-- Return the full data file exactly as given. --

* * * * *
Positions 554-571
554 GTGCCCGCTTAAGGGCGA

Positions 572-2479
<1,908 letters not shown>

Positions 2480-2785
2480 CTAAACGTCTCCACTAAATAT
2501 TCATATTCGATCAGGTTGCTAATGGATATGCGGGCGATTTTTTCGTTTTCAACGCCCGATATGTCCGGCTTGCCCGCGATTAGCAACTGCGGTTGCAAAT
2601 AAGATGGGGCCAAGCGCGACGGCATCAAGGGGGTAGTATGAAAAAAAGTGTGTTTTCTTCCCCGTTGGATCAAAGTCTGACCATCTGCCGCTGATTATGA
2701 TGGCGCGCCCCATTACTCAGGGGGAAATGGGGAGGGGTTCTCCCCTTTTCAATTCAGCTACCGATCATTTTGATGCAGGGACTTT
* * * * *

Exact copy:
Positions 554-571
554 GTGCCCGCTTAAGGGCGA

Positions 572-2479
<1,908 letters not shown>

Positions 2480-2785
2480 CTAAACGTCTCCACTAAATAT
2501 TCATATTCGATCAGGTTGCTAATGGATATGCGGGCGATTTTTTCGTTTTCAACGCCCGATATGTCCGGCTTGCCCGCGATTAGCAACTGCGGTTGCAAAT
2601 AAGATGGGGCCAAGCGCGACGGCATCAAGGGGGTAGTATGAAAAAAAGTGTGTTTTCTTCCCCGTTGGATCAAAGTCTGACCATCTGCCGCTGATTATGA
2701 TGGCGCGCCCCATTACTCAGGGGGAAATGGGGAGGGGTTCTCCCCTTTTCAATTCAGCTACCGATCATTTTGATGCAGGGACTTT